Uncategorized

I buy my groceries from one store, a foodie emporium with quality victuals.
Selling apples and pears by variety has become standard in the produce section.
But if you want to get a sense of just how limited our consumer fruit world has become, pick up a copy of the recently published Nursery Trade Census. Its prosaic title disguises the fact it is a cornucopia of the vast if somewhat hidden richness of fruits, berries and nuts grown in the United States by specialty nurseries and their customers, which include niche farmers and home gardeners. The number of grape varieties offered commercially grew from 770 to 823 between 2009 and 2015, according to the Seed Savers Exchange’s Nursery Trade Census. (Seed Savers Exchange)
The census was compiled by Seed Savers Exchange, the Decorah, Iowa, nonprofit that has been working for four decades to track, preserve and trade heritage varieties of flowers, vegetables, fruits and nuts.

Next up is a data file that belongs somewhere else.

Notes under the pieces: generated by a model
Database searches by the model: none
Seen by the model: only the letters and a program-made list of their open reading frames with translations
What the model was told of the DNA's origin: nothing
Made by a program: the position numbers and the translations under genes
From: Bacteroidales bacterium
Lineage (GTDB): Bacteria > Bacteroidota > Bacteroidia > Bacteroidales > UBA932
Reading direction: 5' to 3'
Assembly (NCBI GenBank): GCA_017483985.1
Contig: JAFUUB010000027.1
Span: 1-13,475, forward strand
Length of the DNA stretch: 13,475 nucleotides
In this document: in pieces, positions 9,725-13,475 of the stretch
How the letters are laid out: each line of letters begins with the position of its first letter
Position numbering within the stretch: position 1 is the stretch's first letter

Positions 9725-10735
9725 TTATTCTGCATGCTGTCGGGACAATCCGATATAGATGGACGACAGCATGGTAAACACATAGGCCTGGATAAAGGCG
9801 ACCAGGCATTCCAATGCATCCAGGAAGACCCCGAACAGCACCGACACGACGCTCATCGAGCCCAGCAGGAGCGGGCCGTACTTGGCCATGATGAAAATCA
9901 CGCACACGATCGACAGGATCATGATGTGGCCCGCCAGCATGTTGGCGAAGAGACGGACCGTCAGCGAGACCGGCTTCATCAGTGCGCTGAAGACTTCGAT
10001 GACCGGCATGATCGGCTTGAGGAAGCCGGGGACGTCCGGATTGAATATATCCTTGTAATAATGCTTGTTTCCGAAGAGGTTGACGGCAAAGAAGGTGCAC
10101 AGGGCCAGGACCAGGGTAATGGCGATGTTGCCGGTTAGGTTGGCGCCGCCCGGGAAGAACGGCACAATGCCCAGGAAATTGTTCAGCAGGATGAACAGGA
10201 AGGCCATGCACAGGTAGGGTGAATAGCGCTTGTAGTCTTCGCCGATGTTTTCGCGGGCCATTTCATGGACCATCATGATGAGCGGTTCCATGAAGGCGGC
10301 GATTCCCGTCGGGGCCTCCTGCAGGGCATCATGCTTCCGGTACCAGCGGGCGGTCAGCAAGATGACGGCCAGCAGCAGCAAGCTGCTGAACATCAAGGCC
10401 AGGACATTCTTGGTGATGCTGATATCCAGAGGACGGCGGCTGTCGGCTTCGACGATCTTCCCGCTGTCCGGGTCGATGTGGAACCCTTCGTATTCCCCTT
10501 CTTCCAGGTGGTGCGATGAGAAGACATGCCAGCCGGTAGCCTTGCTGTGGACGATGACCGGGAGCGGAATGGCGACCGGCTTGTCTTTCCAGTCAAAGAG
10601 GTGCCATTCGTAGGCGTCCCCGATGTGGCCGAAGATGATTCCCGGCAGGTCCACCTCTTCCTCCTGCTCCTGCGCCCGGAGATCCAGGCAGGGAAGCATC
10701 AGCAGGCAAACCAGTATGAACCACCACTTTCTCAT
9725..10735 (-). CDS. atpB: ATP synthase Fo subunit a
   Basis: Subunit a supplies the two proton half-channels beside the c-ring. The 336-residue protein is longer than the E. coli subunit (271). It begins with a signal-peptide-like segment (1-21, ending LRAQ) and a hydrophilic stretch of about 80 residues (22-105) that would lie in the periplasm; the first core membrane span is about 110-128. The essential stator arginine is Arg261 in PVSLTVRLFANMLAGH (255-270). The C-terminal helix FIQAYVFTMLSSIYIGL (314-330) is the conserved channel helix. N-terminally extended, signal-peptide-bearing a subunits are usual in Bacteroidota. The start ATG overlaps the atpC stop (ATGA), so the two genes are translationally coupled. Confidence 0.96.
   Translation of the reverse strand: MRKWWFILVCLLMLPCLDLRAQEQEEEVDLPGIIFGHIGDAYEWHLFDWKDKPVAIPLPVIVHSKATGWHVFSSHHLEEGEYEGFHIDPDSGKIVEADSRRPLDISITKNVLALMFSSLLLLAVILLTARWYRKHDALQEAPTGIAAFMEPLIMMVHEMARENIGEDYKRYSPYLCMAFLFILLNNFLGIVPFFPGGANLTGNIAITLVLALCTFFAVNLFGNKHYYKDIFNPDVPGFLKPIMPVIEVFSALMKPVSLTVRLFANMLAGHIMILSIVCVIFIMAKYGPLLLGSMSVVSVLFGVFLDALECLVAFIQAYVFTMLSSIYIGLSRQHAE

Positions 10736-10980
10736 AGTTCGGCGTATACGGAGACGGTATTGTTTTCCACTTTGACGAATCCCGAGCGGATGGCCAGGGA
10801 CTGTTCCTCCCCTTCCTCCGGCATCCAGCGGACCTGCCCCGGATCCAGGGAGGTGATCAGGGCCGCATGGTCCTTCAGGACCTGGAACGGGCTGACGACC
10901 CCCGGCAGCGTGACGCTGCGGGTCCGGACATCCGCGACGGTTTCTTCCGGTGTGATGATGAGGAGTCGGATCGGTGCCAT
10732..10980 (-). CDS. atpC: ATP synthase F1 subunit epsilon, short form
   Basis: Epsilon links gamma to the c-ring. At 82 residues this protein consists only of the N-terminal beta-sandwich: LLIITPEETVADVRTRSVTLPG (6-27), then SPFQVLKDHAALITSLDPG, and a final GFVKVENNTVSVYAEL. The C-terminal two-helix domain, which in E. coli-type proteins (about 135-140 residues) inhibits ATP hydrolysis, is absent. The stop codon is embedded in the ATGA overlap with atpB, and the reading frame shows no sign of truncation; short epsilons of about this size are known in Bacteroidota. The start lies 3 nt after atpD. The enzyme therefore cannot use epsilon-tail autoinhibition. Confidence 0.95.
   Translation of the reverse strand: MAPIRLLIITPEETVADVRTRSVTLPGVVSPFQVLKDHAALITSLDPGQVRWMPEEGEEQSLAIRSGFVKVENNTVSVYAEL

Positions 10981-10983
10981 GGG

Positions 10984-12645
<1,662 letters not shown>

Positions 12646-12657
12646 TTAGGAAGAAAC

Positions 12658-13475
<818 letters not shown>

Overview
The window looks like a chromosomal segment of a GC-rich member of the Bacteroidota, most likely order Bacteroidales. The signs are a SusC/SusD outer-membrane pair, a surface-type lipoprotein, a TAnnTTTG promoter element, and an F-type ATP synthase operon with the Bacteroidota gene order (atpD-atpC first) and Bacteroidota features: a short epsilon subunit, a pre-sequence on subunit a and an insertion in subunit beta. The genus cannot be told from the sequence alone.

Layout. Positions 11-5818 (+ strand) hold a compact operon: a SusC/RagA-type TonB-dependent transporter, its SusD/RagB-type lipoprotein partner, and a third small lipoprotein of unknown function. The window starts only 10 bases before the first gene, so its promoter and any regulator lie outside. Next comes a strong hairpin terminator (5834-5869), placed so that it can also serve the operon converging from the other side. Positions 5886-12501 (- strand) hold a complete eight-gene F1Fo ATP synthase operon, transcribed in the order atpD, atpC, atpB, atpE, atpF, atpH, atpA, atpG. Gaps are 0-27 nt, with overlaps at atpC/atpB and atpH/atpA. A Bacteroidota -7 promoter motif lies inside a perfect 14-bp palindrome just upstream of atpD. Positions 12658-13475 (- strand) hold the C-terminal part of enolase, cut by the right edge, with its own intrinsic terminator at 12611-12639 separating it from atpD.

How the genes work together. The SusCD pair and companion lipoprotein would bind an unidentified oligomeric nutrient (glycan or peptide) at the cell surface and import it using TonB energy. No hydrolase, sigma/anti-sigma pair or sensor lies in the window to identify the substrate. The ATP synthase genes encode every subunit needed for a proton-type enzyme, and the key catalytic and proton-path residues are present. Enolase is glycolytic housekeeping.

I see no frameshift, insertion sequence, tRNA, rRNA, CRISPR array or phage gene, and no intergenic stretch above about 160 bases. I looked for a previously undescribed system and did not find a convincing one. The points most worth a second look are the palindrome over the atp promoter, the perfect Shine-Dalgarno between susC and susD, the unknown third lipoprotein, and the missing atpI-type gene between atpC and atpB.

Heirlooms, by definition, grow true from seed and can be passed from one generation to the next. No one owns them, but a given variety, selected and improved over the years, might pertain to one family, village, Indian tribe, ethnic community or religious sect.
The 310-page inventory is a snapshot of the heirloom fruit and nut universe in 2015, and shows that a total of 251 nurseries together offered for sale 7,945 varieties. The team that compiled it logged 256 varieties of pear and 21 varieties of rhubarb. This may not be so surprising, but to record 148 varieties of nectarine or 123 types of persimmon or more than 100 varieties of pecan must be delightfully remarkable to anyone interested in plant diversity and the gardener’s role in preserving it.
The most worrying aspect of the census is that so many of the varieties are available from so few sources, said Lee Buttala, executive director of Seed Savers. As a result, availability “can fluctuate greatly,” he said.
The most glaring example of that was the retirement of orchardist Nick Botner of Spearheart Farm and Orchard in Yoncalla, Ore., who amassed one of the largest collections of heirloom apples and other fruit in the country. With the closure of the nursery, more than 3,000 varieties of apples, plums and grapes “fell out of the marketplace,”
From an article by By Adrian Higgins Gardening columnist
Full article here